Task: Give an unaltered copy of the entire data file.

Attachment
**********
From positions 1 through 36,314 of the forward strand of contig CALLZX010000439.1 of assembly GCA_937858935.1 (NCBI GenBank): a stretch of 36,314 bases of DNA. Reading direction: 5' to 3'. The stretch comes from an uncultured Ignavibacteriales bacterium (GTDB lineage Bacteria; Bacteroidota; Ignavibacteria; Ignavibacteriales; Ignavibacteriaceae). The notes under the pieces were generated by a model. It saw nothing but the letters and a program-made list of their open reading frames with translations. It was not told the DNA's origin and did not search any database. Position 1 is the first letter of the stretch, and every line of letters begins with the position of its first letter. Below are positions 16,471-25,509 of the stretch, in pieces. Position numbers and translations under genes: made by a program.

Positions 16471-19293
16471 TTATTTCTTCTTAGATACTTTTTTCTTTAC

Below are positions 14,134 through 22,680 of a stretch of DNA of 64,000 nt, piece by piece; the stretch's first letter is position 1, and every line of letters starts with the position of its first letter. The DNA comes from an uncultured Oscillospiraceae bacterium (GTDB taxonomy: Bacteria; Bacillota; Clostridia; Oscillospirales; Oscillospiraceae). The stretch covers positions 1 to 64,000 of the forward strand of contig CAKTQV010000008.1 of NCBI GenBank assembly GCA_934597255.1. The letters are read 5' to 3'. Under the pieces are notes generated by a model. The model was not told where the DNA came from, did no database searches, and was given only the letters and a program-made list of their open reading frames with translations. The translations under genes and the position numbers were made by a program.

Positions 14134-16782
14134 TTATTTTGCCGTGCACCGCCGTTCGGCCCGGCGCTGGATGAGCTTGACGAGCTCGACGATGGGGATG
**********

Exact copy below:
From positions 1 through 36,314 of the forward strand of contig CALLZX010000439.1 of assembly GCA_937858935.1 (NCBI GenBank): a stretch of 36,314 bases of DNA. Reading direction: 5' to 3'. The stretch comes from an uncultured Ignavibacteriales bacterium (GTDB lineage Bacteria; Bacteroidota; Ignavibacteria; Ignavibacteriales; Ignavibacteriaceae). The notes under the pieces were generated by a model. It saw nothing but the letters and a program-made list of their open reading frames with translations. It was not told the DNA's origin and did not search any database. Position 1 is the first letter of the stretch, and every line of letters begins with the position of its first letter. Below are positions 16,471-25,509 of the stretch, in pieces. Position numbers and translations under genes: made by a program.

Positions 16471-19293
16471 TTATTTCTTCTTAGATACTTTTTTCTTTAC

Below are positions 14,134 through 22,680 of a stretch of DNA of 64,000 nt, piece by piece; the stretch's first letter is position 1, and every line of letters starts with the position of its first letter. The DNA comes from an uncultured Oscillospiraceae bacterium (GTDB taxonomy: Bacteria; Bacillota; Clostridia; Oscillospirales; Oscillospiraceae). The stretch covers positions 1 to 64,000 of the forward strand of contig CAKTQV010000008.1 of NCBI GenBank assembly GCA_934597255.1. The letters are read 5' to 3'. Under the pieces are notes generated by a model. The model was not told where the DNA came from, did no database searches, and was given only the letters and a program-made list of their open reading frames with translations. The translations under genes and the position numbers were made by a program.

Positions 14134-16782
14134 TTATTTTGCCGTGCACCGCCGTTCGGCCCGGCGCTGGATGAGCTTGACGAGCTCGACGATGGGGATG